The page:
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Those Who Speak, Ch. 1 &# ...

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June 20, 1955   1955 was barely half over and already it had been a year of auspicious beginnings and hopeful changes. President Eisenhower had, in ...

Those Who Speak, Ch. 5 &# ...

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March 18, 1963   “Reverend, you picked quite a day to be out here trying to do that all by yourself.” Cyrus was so engrossed in what he was doing ...

The Antique Shop

A couple of blocks east of Jackson Square, in New Orleans’ French Quarter, wedged into a narrow alley abutting St. Louis Cathedral, stood a small single-story antique emporium called The Alcove. The building, viewed head-on, appeared a bit twisted and of dubious structural integrity, in the same manner as certain ancient pubs in remote English townships. You had to push hard on the front door to get it to open. On the rare occasions when someone did so, a small bell affixed to the top of the door would tinkle brightly, conveying positivity that a subsequent look about the place would promptly cast doubt upon. Mere words could not do justice to the interior of The Alcove, but if they could, they would include words like hodgepodge, ...

The Fletcher Legacy

Monday, January 12, 1903, 8:45 p.m. Conrad Fletcher lay dead, or seemingly so, on the floor of his capacious upstairs library. A crystal highball glass lay unbroken beside him, its contents spilt out and soaked into the carpet on which Fletcher lay. Oddly, none of the assembled guests leapt to the aid of the stricken man. Instead they simply stood about the library, a few looking at Fletcher, but most making a point of not looking at him, as though either seeking some measure of plausible deniability or perhaps expecting others to do whatever was appropriate to the situation. At last, however, Giles Prescott knelt beside Fletcher’s prostrate form and leaned in closely, his hand, then his ear to the fallen man’s mouth. After a moment so ...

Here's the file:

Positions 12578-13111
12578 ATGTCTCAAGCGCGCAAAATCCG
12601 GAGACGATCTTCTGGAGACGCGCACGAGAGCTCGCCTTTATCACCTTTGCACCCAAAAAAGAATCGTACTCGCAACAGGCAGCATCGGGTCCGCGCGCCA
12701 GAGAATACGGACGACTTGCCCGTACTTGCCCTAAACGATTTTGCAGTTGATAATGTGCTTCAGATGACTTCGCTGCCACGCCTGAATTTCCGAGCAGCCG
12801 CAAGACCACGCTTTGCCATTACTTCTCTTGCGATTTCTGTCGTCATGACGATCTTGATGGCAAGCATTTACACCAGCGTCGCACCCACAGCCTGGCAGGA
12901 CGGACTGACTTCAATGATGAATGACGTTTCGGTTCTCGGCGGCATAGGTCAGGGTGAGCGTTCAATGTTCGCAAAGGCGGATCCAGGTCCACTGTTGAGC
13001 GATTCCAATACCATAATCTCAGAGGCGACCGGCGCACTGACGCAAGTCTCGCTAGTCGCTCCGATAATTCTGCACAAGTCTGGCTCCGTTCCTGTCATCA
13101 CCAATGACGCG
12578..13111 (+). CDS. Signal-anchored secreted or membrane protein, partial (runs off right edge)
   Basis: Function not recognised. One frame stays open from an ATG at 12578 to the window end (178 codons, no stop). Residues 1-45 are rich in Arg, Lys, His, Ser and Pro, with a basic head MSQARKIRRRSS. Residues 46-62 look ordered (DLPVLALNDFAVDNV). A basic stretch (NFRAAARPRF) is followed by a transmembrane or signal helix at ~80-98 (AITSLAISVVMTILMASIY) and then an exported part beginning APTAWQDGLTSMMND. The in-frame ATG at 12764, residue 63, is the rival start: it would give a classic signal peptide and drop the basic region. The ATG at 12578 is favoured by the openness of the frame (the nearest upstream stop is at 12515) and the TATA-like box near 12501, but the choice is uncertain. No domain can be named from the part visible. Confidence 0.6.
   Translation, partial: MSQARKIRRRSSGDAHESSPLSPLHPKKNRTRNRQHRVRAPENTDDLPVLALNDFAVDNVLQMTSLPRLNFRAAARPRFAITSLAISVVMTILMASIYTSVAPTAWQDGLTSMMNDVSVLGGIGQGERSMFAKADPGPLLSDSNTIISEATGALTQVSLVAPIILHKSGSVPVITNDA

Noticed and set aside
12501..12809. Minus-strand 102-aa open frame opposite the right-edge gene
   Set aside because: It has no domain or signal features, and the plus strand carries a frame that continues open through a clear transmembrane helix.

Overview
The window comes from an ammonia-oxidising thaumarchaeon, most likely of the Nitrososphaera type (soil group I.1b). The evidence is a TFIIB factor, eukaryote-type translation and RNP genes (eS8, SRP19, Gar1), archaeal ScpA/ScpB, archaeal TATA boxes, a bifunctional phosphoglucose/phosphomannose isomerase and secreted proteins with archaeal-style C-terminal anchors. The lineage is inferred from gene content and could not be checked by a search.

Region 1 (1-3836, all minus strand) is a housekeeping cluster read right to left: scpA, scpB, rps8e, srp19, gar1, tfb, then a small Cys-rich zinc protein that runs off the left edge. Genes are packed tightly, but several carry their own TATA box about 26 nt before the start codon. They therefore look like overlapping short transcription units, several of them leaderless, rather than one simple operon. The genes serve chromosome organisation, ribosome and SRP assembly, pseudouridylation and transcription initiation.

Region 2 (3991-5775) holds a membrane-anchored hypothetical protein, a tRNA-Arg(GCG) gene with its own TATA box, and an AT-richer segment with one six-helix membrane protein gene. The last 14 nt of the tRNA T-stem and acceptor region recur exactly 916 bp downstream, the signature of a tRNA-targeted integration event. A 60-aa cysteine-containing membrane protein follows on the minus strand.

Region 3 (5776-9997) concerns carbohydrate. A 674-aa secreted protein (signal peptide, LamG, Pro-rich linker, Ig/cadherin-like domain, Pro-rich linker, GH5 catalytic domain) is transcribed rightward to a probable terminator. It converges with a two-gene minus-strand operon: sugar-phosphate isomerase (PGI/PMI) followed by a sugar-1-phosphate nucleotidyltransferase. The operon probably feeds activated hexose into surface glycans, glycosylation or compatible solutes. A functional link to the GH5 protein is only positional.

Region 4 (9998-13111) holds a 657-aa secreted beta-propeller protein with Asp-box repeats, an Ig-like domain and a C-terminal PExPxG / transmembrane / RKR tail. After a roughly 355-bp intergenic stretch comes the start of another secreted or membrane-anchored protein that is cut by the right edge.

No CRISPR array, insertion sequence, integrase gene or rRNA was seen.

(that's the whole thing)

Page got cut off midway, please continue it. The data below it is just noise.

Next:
Rendezvous

Mirabelle weeps with the coming of dawn. She does not know why. Nor does the dawn. She knows only that she smiles upon the rising sun each morning, and it smiles back, but with a glow reserved and pleasing, saving its harsh glare for later, for those unfortunates crossing open desert or bearing life’s great burdens.   For now the morning is only Mirabelle and her sun. Each morning they meet this way, not because she has anywhere to be so early, but because there is no one else in her life who lifts her up like this, who makes her face glow and imbues her with warmth. And yes, Mirabelle weeps, but it is not the weep of sadness. No, she sheds her tears for the emerging day, and for the joy of a love once only dreamt of, but now made ...

Arrival

It is months, brother. Months we’ve been at this. Nigh on a year even. And are we any closer? We have searched every nook, every dark corner, only there’s no way out.   Indeed, brother, the search is long, arduous, and yet even now there appears in the distance a pure white light that may be our salvation. Lead on, brother and I shall be fast behind. For have I ever left your side throughout our long travail?   Push on. We shall yet be free. Only, Jesus, the light it blinds. And the hands that draw us from the darkness, while oh so cold, seem also to welcome and nurture, as though searching, brother, searching for us all ...

Free-fall